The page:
There is no need to assume the worst; although their brains have
clearly undergone temporary changes, it is unlikely that true structural
damage has occurred.
In the second group, there
isn't enough data to even speculate. If anybody is a good candidate
for neurotoxicity, it's somebody who was taking thirty pills in a
Is there any treatment for MDMA abuse?
popular antidepressants like Prozac, Paxil, etc. can provide the
enhancement of the serotonin system the abusing user is seeking without
the severe side effects and disruption of life caused by heavy MDMA
cases, serotonin-elevating supplements like 5-HTP
may be enough to suppress drug cravings. However, this sort of maintenance
treatment doesn't really address the underlying question of why
became abusers in the first place. If they were motivated by emotional
problems, those issues must be addressed to prevent a return to
abuse. Drug addiction is not a criminal problem. It isn't a law enforcement
problem. It isn't even primarily a physical health problem (although
that can be a side effect.) At its core, drug abuse is usually a
matter of people with psychological issues trying to treat themselves
with the tools available to them (prohibited drugs which, in spite
of all government efforts, are still often easier to get than common
antidepressant prescriptions.) Putting addicts in prison for their
drug use is
vicious and unproductive: About
hope to accomplish is to reduce the chances of them using drugs while
For the sake of clarity,
let me repeat that drug use (occasional, controlled) is not
the same thing as drug abuse (frequent, compulsive, destructive to
the user's regular life.) The person that enjoys a few beers on
Friday night is not an alcoholic, nor is the occasional user of prohibited
drugs an addict. Whether the law approves of a particular drug or
not is irrelevant when the question is one of responsible vs. unhealthy
patterns of use. Treating most users of prohibited drugs as addicts
is not justified; the vast majority of users are not dependent, and
neither want nor would benefit from treatment programs.
How addictive is MDMA compared to other drugs?
There's not as much data
to go by as I would like, but what we do have suggests that MDMA
is one of the less addictive recreational drugs.
In spite of MDMA being used recreationally in the US for over thirty
years, the first addicts weren't documented in the literature until
We also have some field
research evaluating how dependent users were to different drugs.
of Dependence scores (a scale used to gauge how addicted a user is)
have been gathered for a number of popular drugs: 
Severity of Dependence (contact)
Severity of Dependence (no contact)
group was drug users who were known to police or getting services
(needle exchange programs, etc...'addicts' in the traditional
The "no contact" group was users who were not seeking or
getting treatment, were not known to police, etc. Perhaps the most
interesting finding is that the "ecstasy" scores for severity
of dependence (addiction) were actually half those of marijuana.
only wish they had included alcohol (I expect it would score at least
as highly as marijuana.) Also missing are cigarettes, which some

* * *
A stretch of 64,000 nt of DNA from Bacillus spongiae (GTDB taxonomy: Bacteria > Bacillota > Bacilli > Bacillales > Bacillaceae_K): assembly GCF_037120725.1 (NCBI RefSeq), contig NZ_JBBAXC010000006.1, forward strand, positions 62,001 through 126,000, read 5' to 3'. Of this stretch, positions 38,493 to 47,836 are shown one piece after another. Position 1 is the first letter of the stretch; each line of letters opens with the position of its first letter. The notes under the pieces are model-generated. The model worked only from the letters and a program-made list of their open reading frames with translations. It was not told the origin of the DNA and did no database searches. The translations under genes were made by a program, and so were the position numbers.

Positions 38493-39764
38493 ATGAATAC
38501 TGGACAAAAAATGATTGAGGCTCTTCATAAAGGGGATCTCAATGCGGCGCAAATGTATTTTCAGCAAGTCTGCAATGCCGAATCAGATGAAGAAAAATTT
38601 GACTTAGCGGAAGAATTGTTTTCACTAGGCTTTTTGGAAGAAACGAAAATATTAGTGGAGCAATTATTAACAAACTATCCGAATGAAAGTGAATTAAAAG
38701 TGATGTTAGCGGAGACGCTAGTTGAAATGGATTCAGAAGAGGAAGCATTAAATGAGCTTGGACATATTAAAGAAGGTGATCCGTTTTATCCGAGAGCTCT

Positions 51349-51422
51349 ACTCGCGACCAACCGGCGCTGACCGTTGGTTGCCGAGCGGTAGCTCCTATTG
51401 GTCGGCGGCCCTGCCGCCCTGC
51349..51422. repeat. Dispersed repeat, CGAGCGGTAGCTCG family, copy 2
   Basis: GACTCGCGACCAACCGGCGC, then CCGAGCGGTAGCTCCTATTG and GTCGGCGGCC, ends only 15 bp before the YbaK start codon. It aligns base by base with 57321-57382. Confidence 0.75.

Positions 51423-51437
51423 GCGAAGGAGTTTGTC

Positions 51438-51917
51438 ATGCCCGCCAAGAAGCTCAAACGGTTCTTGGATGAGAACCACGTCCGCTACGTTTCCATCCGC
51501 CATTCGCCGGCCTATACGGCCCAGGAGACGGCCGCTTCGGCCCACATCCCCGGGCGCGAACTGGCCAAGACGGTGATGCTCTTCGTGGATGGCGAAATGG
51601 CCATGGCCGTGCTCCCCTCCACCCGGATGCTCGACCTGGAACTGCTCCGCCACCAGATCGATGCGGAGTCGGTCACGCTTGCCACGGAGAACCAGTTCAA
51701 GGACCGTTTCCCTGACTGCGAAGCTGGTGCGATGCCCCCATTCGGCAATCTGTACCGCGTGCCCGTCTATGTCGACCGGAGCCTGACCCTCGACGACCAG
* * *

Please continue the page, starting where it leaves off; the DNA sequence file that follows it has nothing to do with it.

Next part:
has suggested are similar to heroin in addictiveness.
In a large German study,
ecstasy was found to have a lifetime rate of abuse (patterns of
that interfere with normal activities/obligations) of roughly one
in five users, comparable to that of other psychedelics such as
The same study claimed that, over the lifetime of users, about one
in ten would meet the DSM-IV requirements for dependence.
The latter number may be somewhat inflated due
to some of MDMA's unusual characteristics, such as the common occurrence
of a 'hangover' period that can last for several days (which might
be inaccurately identified as a withdrawal symptom.)
Also of interest,
animal behavioral research has found that rats in a social environment
(with other rats to play with and interact with) do not find MDMA
addictive, but socially isolated rats do. This
fits very well with anecdotal reports of human abusers; it seems
factor in the development of MDMA dependence is an underlying emotional
need for a sense of connection and acceptance.
The first step in avoiding
addiction is understanding that it does happen, and can
happen to you. Some people are at very little risk of addiction while
others are at high risk, but anybody can become addicted under the
Second, be sensitive to
what your mind and body are telling you. Pay attention to drug cravings;
the more you want a drug, the less wise it is to give in to that urge.
The worst of addiction problems always start with "well...just
one more time/line/pill can't hurt." Drugs can be a lot of fun,
so it's understandable that people can get carried away when they
discover a new one...but if you don't control your use, it may end
up controlling you.
And finally, don't
be shy about asking for help. If you feel drugs have become too big
part of your life, talk to a friend, doctor or psychologist. Sometimes
just talking helps, and they can prescribe medications that can help
anxiety, depression, or other issues that may be contributing to
the problem. Drug addiction happens. It's not a sin, and doesn't
mean you were weak or are a bad person. Never be afraid to ask for
medical professionals are there to help you, not to judge you.
 Jansen KL, "Ecstasy
(MDMA) Dependence", Drug and Alcohol Dependence, 1999;53,2:121-124.
 Robson P, Bruce
M "A comparison of 'visible' and 'invisible' users of amphetamine,
cocaine, and heroin: two distinct populations?" Addiction,
 Schuster P, Lieb
R, Lamertz C, Wittchen HU "Is the Use of Ecstasy and Hallucinogens
Increasing?" European Addiction Research 1998; 4:75-82.
 Meyer A, Mayerhofer
A, Kovar K, Schmidt W "Rewarding effects of the optical isomers
of [MDMA] and [MDEA] measured by conditioned place preference in rats",
Neurosci Lett 2002; 330(3):280-4. Abstract